Despite first reported infection, PrEP remains “hugely effective”


Despite a first infection PrEP remains hugely effectiveDon’t panic, say HIV experts, after the first case of a man becoming infected with HIV while on PrEP for two years was reported on Thursday

The 43-year-old Toronto gay man appeared to only recently have been infected after having unprotected sex with multiple partners, despite claiming to use the anti-HIV drug daily as prescribed.

It’s thought he contracted a rare strain of HIV that’s immune to the two ARVs in Truvada, the drug used as PrEP.

In a statement, Anova Health’s Health4Men project said that HIV infection while on PrEP is “exceedingly rare”, as PrEP (taken correctly) has been proven to be effective in preventing transmission by up to 92%.

“Like most viruses, HIV is an adaptive pathogen. It figures out ways to protect itself by building resistance to drugs that threaten it. It’s extremely unusual for a strain of HIV to develop resistance to both these ARVs; in fact, this is the first reported case of its kind in five years.”

Health4Men explained that, although rare, “there is a chance that you could get HIV while being on PrEP, if you have unprotected sex with someone infected with a multiple-drug-resistant strain of the virus.”

The organisation noted that not taking PrEP as prescribed also increases the chance of becoming infected.

“PrEP is still a hugely effective way to prevent transmission of HIV and has proven to work for thousands of HIV-negative high-risk men over a five-year period,” commented Ben Brown, a Technical Advisor to Anova and co-lead for its PrEP implementation project.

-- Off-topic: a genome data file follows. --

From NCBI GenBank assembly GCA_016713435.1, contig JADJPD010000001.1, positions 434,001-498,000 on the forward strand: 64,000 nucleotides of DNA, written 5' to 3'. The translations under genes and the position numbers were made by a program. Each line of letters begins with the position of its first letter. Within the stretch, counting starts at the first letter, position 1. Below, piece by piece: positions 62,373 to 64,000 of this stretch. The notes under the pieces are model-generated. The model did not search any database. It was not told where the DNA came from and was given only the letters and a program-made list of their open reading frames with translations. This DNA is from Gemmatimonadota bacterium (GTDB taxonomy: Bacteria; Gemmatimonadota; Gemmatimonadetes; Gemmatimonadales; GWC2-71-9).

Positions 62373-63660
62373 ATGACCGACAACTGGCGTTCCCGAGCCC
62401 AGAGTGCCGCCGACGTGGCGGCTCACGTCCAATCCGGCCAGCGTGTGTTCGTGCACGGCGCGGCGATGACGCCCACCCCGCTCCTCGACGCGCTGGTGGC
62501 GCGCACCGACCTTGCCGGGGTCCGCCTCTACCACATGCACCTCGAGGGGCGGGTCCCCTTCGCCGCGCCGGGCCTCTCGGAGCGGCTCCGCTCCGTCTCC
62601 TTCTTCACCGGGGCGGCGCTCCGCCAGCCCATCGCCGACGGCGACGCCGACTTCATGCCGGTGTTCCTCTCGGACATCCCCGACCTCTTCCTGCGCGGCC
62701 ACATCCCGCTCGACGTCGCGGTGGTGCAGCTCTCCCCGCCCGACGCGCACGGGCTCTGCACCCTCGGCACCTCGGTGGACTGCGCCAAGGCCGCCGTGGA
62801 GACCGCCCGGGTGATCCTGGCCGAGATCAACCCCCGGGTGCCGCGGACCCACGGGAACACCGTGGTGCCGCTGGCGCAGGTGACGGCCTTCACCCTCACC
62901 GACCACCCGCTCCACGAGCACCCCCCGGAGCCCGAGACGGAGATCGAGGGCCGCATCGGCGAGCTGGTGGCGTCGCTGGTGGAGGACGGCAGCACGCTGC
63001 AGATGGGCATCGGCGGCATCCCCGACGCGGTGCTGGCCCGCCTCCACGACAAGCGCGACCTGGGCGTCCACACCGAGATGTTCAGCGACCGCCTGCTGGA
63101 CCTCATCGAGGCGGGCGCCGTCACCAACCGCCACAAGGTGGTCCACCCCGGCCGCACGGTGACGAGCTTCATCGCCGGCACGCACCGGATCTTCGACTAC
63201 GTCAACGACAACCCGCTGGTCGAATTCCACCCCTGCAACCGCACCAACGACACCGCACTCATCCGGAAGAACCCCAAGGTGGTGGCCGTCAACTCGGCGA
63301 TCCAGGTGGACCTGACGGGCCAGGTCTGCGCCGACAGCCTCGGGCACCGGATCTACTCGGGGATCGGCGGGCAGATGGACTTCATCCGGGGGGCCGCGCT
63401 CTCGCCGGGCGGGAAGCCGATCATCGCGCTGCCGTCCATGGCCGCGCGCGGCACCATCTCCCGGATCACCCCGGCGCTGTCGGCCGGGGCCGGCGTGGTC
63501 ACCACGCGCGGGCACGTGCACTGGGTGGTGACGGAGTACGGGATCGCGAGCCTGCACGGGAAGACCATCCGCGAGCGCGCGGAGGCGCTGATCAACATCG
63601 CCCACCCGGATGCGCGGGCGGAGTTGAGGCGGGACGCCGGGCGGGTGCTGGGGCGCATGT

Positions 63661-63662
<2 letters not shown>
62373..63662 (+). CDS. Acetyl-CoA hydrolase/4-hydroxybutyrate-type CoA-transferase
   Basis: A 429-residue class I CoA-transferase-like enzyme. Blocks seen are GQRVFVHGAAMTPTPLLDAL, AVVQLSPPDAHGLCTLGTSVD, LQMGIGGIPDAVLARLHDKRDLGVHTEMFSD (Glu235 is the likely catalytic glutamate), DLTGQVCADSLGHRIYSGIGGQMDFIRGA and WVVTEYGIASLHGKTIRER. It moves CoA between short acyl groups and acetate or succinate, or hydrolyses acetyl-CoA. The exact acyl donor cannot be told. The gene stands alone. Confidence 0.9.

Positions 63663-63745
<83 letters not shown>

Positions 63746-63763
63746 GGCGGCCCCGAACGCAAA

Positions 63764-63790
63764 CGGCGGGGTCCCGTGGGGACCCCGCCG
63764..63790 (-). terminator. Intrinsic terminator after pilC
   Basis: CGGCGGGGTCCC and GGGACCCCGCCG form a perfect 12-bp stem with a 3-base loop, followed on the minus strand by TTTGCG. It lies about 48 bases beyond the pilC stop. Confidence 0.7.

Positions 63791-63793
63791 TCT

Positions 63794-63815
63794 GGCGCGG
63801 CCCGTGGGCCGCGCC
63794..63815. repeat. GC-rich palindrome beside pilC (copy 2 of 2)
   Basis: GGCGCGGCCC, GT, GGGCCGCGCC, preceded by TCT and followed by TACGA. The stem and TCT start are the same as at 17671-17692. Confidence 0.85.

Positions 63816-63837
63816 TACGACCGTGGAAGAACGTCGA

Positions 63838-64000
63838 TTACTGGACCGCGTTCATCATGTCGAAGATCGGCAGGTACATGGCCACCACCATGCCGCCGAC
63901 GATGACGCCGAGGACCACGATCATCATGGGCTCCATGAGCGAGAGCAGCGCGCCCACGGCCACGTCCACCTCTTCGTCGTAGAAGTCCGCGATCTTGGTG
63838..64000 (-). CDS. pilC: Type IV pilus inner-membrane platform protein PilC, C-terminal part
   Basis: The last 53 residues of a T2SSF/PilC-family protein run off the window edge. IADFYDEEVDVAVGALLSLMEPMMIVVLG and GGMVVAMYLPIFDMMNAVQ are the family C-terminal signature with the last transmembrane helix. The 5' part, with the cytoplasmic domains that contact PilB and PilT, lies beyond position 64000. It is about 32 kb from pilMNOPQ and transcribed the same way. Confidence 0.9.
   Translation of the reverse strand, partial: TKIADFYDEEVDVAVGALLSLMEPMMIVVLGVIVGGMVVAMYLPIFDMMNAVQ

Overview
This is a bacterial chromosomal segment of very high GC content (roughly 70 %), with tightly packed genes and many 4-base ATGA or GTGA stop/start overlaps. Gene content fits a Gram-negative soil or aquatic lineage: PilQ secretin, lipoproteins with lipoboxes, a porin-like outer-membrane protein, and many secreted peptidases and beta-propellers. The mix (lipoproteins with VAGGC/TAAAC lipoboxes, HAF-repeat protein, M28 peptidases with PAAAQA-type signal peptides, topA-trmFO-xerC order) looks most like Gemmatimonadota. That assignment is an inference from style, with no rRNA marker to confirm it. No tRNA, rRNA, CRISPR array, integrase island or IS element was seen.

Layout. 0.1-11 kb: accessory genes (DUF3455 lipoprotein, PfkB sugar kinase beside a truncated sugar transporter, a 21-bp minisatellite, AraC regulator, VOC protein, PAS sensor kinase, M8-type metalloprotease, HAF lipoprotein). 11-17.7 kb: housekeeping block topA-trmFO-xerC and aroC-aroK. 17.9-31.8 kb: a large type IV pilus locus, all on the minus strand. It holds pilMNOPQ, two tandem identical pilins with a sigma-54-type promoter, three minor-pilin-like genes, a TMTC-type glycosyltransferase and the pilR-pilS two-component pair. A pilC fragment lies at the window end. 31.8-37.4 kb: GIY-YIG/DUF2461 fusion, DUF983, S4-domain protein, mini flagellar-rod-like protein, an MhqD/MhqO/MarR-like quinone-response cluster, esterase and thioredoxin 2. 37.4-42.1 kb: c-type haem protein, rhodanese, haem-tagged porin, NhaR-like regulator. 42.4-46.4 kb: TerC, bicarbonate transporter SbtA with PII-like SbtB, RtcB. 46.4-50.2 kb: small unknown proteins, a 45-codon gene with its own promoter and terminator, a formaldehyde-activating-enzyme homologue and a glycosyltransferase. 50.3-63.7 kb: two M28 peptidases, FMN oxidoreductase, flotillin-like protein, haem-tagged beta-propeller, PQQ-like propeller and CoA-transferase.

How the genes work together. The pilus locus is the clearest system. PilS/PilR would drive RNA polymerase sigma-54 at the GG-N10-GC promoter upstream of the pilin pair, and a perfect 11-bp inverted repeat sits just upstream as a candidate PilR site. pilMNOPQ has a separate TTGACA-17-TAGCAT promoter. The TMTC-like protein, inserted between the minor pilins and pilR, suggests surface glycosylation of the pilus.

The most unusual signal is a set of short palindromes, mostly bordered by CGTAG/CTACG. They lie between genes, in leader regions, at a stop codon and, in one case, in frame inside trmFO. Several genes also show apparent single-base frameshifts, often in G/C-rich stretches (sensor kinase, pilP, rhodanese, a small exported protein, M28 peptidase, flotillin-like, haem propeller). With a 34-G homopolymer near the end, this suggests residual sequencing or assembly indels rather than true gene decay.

“This reality is supported by vigorous research that has resulted in PrEP being recommended for HIV negative gay and bisexual men by the World Health Organisation.

“Very few things in life work 100% of the time. Think seatbelt, bungee cord or condom. It works most of the time but once in a blue moon something prevents it from working like it should,” said Brown.

He pointed out that Health4Men has always recommended that PrEP be used together with other preventative measures to ensure you stay uninfected.

Practising sero-adaptive behaviours (knowing your HIV status and that of your partner/s and choosing certain sexual behaviours and positions accordingly), and consistent condom and lube use while taking PrEP make it nearly impossible become infected with HIV, added Brown.

Consistent condom and lube use will also protect you from other sexually transmitted infections such as syphilis, HPV, gonorrhea or chlamydia, which PrEP does not do.

In December, South Africa’s Medicines Control Council officially approved the use of PrEP as an HIV prevention medication.

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